'Democratic revolutions can be more or less thorough going. Some of the ‘colour revolutions’ of recent years have merely given a thin democratic veneer, if that, to old corrupt elites. Others, like the South African dismantling of Apartheid, have led to a more fundamental political change, although the underlying relations of exploitation remained untouched.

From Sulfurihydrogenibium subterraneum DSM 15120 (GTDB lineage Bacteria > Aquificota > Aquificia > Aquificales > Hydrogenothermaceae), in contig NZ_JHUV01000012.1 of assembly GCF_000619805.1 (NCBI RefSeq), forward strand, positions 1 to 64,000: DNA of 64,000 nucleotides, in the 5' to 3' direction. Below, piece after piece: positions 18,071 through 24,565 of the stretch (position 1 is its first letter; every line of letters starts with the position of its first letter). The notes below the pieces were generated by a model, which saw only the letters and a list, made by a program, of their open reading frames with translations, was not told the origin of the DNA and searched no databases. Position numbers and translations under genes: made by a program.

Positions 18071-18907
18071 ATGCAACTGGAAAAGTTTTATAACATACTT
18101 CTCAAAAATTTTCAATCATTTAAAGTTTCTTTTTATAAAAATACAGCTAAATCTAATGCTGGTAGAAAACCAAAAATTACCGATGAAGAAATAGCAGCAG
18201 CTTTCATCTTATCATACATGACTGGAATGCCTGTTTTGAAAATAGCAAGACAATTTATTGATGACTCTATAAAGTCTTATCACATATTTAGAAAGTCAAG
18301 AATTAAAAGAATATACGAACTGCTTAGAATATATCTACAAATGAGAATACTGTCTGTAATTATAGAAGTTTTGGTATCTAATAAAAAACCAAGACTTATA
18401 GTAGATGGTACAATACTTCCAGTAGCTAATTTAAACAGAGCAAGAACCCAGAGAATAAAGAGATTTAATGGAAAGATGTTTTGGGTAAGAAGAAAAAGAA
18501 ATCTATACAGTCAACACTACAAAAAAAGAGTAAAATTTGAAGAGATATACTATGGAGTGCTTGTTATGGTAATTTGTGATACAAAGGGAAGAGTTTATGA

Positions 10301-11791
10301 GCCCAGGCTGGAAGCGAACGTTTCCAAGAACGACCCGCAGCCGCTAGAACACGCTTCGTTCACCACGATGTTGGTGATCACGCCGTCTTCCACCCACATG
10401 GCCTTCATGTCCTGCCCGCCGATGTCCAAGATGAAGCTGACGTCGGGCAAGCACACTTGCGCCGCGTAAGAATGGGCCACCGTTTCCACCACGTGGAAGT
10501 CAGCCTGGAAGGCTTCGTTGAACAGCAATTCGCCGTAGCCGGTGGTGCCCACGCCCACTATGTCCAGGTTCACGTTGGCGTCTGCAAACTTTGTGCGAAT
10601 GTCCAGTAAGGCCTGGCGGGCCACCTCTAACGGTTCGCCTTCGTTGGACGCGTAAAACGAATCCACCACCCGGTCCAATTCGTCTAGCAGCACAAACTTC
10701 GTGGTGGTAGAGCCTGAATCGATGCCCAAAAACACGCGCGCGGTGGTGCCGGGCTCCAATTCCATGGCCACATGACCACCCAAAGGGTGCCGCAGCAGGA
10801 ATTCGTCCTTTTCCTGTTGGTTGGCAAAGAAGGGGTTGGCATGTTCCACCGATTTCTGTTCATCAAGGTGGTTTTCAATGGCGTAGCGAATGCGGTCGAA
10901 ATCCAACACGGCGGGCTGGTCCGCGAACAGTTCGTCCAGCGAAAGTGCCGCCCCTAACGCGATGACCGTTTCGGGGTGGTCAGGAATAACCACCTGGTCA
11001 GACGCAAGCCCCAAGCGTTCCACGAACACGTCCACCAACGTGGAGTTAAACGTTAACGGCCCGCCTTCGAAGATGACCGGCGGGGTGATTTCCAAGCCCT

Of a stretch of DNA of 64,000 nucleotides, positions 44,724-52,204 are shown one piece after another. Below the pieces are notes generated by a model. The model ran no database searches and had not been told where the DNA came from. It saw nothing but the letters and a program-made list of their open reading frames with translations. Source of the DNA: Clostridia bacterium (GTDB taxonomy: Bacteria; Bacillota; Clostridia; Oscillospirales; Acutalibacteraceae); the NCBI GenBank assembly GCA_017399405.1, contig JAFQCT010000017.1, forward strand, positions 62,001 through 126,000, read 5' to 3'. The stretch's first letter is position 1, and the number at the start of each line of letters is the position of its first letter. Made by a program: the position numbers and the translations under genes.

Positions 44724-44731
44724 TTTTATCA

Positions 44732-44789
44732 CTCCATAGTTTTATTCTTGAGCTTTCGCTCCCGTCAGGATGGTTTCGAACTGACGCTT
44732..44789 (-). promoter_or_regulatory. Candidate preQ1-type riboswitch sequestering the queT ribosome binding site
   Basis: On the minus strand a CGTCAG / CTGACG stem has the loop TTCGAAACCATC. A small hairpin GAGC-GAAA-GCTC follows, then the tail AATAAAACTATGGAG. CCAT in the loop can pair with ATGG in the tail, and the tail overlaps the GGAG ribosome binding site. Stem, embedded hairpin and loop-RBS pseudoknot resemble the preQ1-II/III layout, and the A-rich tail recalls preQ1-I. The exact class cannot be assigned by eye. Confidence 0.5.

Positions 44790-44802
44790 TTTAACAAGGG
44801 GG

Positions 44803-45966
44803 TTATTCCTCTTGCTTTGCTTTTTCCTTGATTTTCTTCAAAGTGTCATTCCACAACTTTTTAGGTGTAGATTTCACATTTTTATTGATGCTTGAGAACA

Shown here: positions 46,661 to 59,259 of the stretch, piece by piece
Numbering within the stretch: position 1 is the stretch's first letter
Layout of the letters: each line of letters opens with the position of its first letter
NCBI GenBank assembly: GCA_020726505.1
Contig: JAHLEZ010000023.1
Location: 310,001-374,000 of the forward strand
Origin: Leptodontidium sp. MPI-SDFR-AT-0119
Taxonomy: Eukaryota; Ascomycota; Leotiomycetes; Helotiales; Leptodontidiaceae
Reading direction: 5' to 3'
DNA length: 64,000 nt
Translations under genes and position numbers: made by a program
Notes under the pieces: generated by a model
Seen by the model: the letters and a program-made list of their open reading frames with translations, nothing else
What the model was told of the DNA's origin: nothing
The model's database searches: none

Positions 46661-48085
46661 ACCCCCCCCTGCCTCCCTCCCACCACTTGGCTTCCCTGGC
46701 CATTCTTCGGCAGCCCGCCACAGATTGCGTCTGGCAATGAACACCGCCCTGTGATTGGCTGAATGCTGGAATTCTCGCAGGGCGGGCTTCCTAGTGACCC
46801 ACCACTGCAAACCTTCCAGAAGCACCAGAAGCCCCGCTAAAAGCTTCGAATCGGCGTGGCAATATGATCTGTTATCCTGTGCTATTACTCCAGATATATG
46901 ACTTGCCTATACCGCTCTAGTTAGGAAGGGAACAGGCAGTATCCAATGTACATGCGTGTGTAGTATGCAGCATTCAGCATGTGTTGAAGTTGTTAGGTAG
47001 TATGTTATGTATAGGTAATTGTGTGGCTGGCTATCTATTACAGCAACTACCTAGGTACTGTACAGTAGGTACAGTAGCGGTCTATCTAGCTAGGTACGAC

The Egyptian and Tunisian revolutions are heading towards a more, not less, complete dismantling of the old political structure. This momentum means that a second ‘revolution within the revolution’ which challenges the economic relations of exploitation is easier to contemplate.'
See 'The Arab revolutions: results and prospects'